Houston, the oca is down

ocaThose were pretty hard frosts. Anything that isn’t hardy has slumped, most noticeably the drifts of nasturtiums. And the oca. Last year it went down in stages, with the ‘killing frost’ around 7th December. This year it all came at once. After months as pillowy heaps of lemony leaves, it’s now just sad ribs and frost-blackened bits.

greebhouse ocaI had thought that the greenhouse would offer some protection, but this must have been pretty minimal. According to my (erratic) min/max thermometer temperatures in there got down to -4C on the weekend. Even allowing for its tendency to exaggerate, I’m sure it was pretty cold. There are 2-3 brave sprigs still alive but the rest is defeated.

So now I have a 2-ish week wait as the tubers take in anything the plants have left and grow a bit bigger. Fingers crossed the local voles don’t sniff them out before I lift them.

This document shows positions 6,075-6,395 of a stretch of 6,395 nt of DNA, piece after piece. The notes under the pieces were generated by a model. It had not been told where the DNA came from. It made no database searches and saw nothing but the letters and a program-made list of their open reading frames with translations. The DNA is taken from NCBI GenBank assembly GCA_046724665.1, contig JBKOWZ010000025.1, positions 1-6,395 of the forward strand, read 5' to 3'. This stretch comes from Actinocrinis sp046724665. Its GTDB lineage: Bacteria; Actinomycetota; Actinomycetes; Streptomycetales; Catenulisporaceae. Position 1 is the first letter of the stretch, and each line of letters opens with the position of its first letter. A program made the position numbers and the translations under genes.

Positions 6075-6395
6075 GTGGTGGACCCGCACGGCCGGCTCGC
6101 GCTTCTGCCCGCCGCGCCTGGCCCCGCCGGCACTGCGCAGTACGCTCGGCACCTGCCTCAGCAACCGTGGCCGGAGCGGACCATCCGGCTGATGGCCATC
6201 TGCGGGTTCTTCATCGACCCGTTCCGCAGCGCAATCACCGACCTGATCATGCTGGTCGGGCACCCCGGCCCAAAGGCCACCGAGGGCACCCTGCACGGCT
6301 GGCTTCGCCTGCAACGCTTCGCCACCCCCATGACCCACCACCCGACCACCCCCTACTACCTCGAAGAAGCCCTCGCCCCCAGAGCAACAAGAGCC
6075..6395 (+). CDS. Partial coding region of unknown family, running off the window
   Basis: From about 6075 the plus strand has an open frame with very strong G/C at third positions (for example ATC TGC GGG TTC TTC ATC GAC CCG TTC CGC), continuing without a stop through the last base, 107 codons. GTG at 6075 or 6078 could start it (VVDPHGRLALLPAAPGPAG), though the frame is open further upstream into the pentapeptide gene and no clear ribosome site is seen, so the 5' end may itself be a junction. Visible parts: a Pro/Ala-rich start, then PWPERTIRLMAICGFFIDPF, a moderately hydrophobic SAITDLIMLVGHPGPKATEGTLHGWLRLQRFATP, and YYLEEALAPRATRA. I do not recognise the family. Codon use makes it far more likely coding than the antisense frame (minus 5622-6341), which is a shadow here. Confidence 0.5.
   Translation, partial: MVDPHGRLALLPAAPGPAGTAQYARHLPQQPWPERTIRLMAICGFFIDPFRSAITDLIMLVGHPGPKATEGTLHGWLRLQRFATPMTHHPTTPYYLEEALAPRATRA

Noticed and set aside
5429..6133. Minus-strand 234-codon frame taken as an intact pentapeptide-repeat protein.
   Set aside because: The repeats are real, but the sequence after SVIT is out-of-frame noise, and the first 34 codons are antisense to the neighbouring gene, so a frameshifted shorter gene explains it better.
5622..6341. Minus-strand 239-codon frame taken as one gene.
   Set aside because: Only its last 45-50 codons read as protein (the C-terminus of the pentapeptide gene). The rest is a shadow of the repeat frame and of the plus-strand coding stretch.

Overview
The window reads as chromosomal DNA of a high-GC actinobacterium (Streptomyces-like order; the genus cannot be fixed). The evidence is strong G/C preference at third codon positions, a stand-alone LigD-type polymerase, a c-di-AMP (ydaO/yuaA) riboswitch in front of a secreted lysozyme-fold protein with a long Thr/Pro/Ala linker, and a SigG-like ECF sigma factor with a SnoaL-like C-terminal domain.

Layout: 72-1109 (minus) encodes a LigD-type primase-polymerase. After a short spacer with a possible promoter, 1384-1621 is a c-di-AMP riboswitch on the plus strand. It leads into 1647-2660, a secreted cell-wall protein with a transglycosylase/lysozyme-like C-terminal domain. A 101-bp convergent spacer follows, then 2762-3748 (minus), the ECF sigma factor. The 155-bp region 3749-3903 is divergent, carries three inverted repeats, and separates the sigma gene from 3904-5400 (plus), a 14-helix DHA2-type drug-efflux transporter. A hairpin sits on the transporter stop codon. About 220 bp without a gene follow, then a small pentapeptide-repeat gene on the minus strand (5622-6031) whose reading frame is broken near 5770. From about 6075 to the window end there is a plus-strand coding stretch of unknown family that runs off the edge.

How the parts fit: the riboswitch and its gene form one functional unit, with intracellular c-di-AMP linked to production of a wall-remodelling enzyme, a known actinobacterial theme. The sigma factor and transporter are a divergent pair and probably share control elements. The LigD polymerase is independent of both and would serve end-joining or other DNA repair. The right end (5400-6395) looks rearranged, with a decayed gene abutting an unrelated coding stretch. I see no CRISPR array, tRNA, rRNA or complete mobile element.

Categories: Diary 2015

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1 reply

  1. As always a joy to read and as I’m not a very good Andean farmer I don’t know a lot about oca anyway so need to learn…. If it’s a mountain tuber you’d expect it to be pretty tough but Marshalls (who clearly are Andean farmers at heart) say wait for 2 weeks after the lemony foliage has been frosted and the tubers evidently fatten up…. It’s always a vague worry at the back of my mind that onions demonstrate intelligence as light levels decrease and here’s another example… we are clearly not alone in this life! (And full moon tonight too, gets so complicated….) So (voles permitting) how do you use them, B? The pre-frosted foliage in salads? The fattened tubers as a boiled veg? And presumably you grow them in pots? One to try for my hard-pressed vegan friends. Do you have to buy fresh every year or propagate from saved tubers? Thank you.